Indiana 57.2 to 37.9 — 11 votes — 6.292 & 4.169 — 7 & 4
Iowa 51.8 to 42.2 — 6 votes — 3.108 & 2.532 — 4 & 2
Kansas 57.2 to 36.2 — 6 votes — 3.432 & 2.172 — 4 & 2
Kentucky 62.5 to 32.7 — 8 votes — 5.000 & 2.616 — 5 & 3
Louisiana 58.1 to 38.4 — 8 votes — 4.648 & 3.072 — 5 & 3
Maine 45.2 to 47.9 — 4 votes — 1.808 & 1.916 — 2 & 2 ( 1 & 3)
Maryland 35.3 to 60.5 — 10 votes — 3.53 & 6.05 — 3 & 7
Massachusetts 33.5 to 60.8% — 11 votes — 3.685 & 6.688 — 4 & 7
Michigan 47.6 to 47.3 — 16 votes — 7.616 & 7.568 — 8 & 8
Minnesota 45.4 to 46.9 — 10 votes — 4.54 & 4.69 — 5 & 5
Mississippi 58.3 to 39.7 — 6 votes — 3.498 & 2.382 — 4 & 2
Missouri 57.1 to 38.0 — 10 votes — 5.71 & 3.8 — 6 & 4
Montana 56.5 to 36.0 — 3 votes — 1.695 & 1.08 — 2 & 1
Nebraska 60.3 to 34.0 — 5 votes — 3.015 & 1.7 — 3 & 2
Nevada 45.5 to 47.9 — 6 votes — 2.73 & 2.874 — 3 & 3
New Hampshire 47.2 to 47.6 — 4 votes — 1.888 & 1.904 — 2 & 2
New Jersey 41.8 to 55.0 — 14 votes — 5.852 & 7.7 — 6 & 8
New Mexico 40.0 to 48.3 — 5 votes — 2.00 & 2.415 — 2 & 3
New York 37.5 to 58.8 — 29 votes — 10.875 & 17.052 — 11 & 18
North Carolina 50.5 to 46.7 — 15 votes — 7.575 & 7.005 — 8 & 7
North Dakota 64.1 to 27.8 — 3 votes — 1.923 & .834 — 2 & 1
Ohio 52.1 to 43.5 — 18 votes — 9.378 & 7.83 — 10 & 8
Oklahoma 65.3 to 28.9 — 7 votes — 4.5 & 2.023 — 5 & 2
Oregon 41.1 to 51.7 — 7 votes — 2.877 & 3.619 — 3 & 4
Pennsylvania 48.8 to 47.6 — 20 votes — 9.76 & 9.52 — 10 & 10
Rhode Island 39.8 to 55.4 — 4 votes — 1.592 & 2.216 — 1 & 3
South Carolina 54.9 to 40.8 — 9 votes — 4.941 & 3.672 — 5 & 4
South Dakota 61.5 to 31.7 — 3 votes — 1.845 & 0.951 — 2 & 1
Tennessee 61.1 to 34.9 — 11 votes — 6.721 & 3.839 — 7 & 4
Texas 52.6 to 43.4 — 38 votes — 19.988 & 16.492 — 20 & 17 (1 short)
Utah 45.9 to 27.8 — 6 votes — 2.754 & 1.668 — 3 & 2 (1 short)
Vermont 32.6 to 61.1 — 3 votes — 0.978 & 1.833 — 1 & 2
Virginia 45.0 to 49.9 — 13 votes — 5.85 & 6.487 — 6 & 7
Washington 38.2 to 54.4 — 12 votes — 4.584 & 6.528 — 5 & 7
West Virginia 68.7 to 26.5 — 5 votes — 3.435 & 1.325 — 4 & 1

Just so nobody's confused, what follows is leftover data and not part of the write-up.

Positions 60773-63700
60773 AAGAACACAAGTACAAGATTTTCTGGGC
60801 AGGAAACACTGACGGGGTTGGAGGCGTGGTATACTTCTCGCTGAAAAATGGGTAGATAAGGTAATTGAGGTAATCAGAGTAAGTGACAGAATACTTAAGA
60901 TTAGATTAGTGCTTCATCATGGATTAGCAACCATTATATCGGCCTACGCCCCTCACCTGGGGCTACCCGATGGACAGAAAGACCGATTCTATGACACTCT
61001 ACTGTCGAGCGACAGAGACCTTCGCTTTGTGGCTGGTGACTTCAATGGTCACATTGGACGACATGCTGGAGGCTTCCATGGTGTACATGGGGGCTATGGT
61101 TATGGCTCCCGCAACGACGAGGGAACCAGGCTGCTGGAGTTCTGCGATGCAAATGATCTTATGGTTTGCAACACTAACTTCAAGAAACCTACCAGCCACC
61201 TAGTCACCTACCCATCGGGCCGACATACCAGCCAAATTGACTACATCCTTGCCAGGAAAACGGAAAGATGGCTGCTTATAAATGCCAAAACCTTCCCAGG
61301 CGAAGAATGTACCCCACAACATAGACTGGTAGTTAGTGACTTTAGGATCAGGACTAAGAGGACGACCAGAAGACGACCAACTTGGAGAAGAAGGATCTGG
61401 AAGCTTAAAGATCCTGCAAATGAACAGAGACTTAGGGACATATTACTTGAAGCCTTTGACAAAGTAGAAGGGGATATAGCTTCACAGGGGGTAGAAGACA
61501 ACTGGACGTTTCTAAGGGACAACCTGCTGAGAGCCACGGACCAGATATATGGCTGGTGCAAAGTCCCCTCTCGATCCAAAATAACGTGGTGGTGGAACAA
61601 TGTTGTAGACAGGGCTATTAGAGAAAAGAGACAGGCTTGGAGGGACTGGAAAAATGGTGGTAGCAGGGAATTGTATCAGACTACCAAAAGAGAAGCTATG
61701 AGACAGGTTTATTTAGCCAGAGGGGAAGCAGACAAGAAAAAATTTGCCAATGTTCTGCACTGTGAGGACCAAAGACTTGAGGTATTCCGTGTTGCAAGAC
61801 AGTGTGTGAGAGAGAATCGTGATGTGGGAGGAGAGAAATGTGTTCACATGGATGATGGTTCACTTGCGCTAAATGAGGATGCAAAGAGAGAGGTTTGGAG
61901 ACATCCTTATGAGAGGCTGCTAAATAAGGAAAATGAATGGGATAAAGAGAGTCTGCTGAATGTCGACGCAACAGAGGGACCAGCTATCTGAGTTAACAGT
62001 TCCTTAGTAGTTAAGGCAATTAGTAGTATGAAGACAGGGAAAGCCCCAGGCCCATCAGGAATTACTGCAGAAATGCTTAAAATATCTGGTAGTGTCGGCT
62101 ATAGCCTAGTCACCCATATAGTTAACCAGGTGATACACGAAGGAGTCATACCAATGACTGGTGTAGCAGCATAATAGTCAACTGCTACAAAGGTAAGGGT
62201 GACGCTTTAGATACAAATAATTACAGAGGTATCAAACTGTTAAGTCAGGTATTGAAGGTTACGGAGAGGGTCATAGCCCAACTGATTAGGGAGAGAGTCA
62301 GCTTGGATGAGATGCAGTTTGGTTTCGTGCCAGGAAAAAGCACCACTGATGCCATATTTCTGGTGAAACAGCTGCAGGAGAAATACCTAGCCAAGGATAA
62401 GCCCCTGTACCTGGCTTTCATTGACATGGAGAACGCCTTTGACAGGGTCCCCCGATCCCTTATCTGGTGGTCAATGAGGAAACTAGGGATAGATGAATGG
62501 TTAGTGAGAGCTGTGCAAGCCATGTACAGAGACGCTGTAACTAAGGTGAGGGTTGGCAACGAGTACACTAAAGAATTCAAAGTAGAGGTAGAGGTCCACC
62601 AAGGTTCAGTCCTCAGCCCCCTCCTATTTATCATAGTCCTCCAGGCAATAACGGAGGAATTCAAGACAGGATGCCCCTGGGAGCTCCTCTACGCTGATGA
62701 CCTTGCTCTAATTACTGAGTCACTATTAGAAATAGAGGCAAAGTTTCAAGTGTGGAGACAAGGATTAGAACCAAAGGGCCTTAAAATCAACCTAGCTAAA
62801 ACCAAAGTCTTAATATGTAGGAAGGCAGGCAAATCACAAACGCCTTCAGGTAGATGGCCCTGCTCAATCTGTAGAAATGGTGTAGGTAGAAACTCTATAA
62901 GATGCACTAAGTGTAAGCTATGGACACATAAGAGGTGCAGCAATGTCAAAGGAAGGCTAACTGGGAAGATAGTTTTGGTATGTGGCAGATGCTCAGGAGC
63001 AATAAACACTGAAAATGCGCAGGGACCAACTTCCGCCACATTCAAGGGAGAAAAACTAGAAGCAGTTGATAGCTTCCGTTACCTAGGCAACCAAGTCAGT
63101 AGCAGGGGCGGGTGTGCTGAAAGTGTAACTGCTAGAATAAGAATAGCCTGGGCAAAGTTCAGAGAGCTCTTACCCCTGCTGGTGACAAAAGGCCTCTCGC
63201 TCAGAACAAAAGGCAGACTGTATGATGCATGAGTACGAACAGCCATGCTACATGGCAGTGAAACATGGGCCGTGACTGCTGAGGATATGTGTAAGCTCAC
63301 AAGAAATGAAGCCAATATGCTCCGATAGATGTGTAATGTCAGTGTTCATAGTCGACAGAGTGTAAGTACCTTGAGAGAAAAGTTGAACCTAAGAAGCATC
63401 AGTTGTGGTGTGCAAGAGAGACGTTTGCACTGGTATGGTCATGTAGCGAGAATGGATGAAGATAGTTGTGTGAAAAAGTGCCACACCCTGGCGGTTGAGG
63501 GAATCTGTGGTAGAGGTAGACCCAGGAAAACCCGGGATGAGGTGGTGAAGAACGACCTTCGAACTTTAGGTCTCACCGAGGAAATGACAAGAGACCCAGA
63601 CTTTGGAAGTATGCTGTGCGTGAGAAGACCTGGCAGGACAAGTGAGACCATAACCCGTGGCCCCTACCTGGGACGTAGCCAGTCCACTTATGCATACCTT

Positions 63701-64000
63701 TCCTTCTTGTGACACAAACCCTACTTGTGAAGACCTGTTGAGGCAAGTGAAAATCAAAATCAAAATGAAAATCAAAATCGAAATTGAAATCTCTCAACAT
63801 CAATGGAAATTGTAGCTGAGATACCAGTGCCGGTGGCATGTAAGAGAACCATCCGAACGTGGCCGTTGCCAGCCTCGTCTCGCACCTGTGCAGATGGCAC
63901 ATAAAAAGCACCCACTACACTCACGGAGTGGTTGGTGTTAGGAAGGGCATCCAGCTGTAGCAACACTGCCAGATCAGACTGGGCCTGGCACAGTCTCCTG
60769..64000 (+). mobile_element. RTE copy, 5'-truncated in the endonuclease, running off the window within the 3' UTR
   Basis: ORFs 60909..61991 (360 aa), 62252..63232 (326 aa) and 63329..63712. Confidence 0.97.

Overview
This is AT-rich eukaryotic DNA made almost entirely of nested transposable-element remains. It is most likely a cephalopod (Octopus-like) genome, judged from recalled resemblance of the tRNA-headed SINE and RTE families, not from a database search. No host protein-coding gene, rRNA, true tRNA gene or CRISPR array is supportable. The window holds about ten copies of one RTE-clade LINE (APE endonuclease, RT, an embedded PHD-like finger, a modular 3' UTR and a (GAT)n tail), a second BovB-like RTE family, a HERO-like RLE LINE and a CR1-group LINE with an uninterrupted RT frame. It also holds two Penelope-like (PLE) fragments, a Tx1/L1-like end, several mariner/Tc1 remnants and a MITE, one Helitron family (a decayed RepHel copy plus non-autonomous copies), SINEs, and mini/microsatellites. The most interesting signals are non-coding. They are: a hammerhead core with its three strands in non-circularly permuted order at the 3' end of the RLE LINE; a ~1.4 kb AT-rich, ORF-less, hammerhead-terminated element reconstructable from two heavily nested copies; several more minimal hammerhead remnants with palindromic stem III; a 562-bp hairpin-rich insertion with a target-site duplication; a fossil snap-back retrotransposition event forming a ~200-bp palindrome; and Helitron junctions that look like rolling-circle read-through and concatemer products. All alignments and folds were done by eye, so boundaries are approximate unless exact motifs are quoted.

Wisconsin 47.9 to 46.9 — 10 votes — 4.79 & 4.69 — 5 & 5
Wyoming 70.1 to 22.5 — 3 votes — 2.103 & 0.675 — 2 & 1


Trump electors:  265
Clinton electors:  268
   plus 5 electors for 3rd party candidates  (265 + 268 + 5 = 538)

Hillary Clinton WINS ! ! !

- - -

But the official results (supposedly):
   Trump electors:  290
   Clinton electors:  232
      (And *no* electors for 3rd party candidates.)
      (290 + 232 = 522 with not all states done counting votes, hence the missing 16)

Like i said, what a rip-off!

Monday, November 14, 2016

President-Elect Trump's 60 Minutes Interview, Friday 11 November 2016

in the 60 Minutes interview from Friday 11 November 2016:

Trump claimed to have won the election easily -- "won it easily, easily" -- even though he lost the popular vote.  how is that winning it easily -- with not even the majority of the popular vote ? ? ?

'Build The Wall' becomes 'Build A Fence' -- Trump said he would accept a fence for certain areas.

'Deport All 12 Million Illegal Immigrants' becomes 'Deport A Small Fraction Of Illegal Immigrants' -- no surprise there.

'Repeal Obamare' becomes 'Keep A Lot Of Obamacare' -- also no surprise.

Trump admits his transition team is made up of lobbyists (whom he decried in election speeches); he's already sold out, and he's not even president yet.